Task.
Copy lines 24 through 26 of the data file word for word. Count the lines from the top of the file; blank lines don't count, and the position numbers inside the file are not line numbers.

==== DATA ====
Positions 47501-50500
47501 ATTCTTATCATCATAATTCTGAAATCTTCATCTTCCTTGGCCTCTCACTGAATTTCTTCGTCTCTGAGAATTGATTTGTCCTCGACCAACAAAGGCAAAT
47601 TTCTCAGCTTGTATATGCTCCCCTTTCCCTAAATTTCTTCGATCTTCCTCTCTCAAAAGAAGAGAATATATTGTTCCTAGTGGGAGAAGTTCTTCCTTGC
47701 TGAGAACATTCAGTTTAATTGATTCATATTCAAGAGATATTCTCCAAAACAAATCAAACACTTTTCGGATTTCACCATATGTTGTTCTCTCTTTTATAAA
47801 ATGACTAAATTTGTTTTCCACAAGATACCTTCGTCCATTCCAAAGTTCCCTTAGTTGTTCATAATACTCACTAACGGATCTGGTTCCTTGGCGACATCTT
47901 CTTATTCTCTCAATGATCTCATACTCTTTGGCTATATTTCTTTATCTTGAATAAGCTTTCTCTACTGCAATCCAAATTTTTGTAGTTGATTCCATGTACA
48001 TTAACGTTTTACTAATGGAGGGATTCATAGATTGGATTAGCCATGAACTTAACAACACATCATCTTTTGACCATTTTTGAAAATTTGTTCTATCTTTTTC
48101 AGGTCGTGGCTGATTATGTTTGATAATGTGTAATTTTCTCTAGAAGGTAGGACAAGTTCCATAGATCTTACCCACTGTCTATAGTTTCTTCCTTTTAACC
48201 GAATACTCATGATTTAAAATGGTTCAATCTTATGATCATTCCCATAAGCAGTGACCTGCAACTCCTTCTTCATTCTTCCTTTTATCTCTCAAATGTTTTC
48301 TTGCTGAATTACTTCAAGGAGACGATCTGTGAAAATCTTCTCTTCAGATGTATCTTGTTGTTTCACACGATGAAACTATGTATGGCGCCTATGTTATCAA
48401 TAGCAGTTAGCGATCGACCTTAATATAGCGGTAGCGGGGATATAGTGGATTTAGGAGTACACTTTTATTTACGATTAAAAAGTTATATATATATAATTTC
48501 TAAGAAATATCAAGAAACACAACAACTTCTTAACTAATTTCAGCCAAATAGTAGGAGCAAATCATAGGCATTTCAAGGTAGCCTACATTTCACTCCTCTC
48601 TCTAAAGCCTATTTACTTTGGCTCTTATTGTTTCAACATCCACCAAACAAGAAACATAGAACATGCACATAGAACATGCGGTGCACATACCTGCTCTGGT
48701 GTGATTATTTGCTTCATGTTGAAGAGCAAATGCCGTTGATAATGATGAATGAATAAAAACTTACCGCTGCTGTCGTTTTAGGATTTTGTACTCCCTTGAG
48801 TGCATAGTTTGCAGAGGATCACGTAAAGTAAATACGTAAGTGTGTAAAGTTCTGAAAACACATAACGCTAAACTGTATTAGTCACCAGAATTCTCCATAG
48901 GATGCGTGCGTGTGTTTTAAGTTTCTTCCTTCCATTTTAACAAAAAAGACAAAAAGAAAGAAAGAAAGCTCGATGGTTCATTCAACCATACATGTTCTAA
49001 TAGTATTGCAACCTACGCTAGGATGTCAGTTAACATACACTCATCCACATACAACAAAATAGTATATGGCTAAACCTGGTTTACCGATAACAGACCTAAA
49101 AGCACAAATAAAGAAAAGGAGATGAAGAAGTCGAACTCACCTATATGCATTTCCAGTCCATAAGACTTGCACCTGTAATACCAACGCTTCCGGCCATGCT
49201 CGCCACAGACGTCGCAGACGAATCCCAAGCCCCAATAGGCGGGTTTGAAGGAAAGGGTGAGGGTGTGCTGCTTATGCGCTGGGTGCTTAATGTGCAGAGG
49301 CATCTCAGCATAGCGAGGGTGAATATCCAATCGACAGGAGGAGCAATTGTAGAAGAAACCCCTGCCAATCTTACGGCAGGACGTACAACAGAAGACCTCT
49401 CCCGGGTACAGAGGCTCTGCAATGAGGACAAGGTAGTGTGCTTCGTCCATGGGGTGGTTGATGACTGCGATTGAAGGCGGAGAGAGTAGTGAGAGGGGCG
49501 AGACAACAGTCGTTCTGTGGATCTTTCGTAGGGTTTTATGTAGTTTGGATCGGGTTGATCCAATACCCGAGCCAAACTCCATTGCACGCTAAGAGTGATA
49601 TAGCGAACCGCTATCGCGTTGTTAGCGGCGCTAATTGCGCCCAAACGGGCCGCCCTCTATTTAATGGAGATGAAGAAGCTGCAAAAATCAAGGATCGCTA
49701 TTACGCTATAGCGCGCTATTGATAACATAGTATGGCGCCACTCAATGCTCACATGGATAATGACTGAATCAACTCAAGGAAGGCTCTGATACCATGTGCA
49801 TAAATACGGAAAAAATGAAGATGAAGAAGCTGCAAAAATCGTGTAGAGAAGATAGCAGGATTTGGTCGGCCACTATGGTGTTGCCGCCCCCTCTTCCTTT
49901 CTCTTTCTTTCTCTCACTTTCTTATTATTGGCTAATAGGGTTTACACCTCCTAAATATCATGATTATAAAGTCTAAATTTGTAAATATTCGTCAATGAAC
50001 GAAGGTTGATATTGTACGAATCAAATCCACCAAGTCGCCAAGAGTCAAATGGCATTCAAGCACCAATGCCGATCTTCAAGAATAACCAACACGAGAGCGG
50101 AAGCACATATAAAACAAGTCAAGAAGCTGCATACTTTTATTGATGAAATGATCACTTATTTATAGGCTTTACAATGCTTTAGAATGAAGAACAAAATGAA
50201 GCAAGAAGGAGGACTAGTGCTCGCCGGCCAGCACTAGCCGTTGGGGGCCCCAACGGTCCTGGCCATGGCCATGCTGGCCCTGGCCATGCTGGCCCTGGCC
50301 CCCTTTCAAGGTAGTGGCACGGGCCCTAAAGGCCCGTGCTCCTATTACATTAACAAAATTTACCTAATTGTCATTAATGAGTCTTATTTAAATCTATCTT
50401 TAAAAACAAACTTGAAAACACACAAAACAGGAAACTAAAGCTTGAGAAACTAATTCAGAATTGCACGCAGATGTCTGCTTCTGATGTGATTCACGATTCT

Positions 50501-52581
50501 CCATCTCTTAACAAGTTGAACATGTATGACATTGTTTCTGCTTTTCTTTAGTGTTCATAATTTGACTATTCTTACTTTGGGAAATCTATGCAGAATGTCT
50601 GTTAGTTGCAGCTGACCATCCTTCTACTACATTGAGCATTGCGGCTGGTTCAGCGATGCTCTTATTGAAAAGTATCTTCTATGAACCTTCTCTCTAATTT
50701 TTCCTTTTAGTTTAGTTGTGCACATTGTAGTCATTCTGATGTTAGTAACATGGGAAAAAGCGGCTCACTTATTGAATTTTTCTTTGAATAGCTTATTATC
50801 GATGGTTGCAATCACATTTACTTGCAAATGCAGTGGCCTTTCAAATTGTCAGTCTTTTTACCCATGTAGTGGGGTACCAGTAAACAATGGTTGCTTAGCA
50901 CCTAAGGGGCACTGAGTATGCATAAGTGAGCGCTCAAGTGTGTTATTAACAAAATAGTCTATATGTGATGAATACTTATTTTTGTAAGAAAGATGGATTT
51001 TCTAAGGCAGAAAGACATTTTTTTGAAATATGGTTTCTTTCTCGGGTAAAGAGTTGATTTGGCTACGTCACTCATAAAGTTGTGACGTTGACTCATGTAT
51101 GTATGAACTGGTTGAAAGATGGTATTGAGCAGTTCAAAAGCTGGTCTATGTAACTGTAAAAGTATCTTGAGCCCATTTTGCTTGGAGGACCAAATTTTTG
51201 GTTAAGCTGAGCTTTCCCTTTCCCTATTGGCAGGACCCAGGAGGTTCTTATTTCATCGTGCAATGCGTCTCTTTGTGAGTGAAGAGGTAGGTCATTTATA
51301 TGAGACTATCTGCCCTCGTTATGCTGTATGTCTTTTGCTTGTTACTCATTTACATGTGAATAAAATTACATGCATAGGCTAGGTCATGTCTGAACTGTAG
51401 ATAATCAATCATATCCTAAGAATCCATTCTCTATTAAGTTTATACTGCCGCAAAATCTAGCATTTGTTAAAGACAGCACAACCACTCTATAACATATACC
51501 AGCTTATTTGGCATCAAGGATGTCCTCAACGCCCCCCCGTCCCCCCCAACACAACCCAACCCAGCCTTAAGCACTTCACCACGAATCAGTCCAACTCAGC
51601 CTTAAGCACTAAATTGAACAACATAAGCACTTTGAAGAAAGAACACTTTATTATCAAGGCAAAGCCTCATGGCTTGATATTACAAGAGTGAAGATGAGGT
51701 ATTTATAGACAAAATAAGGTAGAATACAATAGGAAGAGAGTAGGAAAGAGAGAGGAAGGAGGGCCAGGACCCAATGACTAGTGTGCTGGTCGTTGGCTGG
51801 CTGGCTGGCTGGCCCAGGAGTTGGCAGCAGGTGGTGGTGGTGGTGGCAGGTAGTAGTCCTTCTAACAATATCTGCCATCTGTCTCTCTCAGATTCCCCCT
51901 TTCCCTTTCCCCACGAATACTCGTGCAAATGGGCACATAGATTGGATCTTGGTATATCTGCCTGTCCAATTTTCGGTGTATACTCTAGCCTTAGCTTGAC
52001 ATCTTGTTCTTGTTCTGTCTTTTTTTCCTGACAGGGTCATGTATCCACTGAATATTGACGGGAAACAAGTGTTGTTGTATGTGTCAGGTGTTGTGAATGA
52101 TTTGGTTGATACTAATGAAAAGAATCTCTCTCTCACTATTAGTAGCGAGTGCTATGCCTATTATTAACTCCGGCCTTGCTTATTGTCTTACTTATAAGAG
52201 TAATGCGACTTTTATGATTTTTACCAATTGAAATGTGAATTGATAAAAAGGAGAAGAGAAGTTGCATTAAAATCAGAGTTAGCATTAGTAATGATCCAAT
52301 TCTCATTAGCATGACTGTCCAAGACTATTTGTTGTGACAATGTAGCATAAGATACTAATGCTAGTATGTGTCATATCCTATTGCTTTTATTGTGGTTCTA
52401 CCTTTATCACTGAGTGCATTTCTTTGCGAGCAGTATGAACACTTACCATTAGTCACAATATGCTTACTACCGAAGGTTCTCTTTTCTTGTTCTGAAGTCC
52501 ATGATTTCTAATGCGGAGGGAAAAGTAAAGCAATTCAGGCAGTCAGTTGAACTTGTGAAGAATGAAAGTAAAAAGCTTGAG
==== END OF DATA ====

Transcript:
49701 TTACGCTATAGCGCGCTATTGATAACATAGTATGGCGCCACTCAATGCTCACATGGATAATGACTGAATCAACTCAAGGAAGGCTCTGATACCATGTGCA
49801 TAAATACGGAAAAAATGAAGATGAAGAAGCTGCAAAAATCGTGTAGAGAAGATAGCAGGATTTGGTCGGCCACTATGGTGTTGCCGCCCCCTCTTCCTTT
49901 CTCTTTCTTTCTCTCACTTTCTTATTATTGGCTAATAGGGTTTACACCTCCTAAATATCATGATTATAAAGTCTAAATTTGTAAATATTCGTCAATGAAC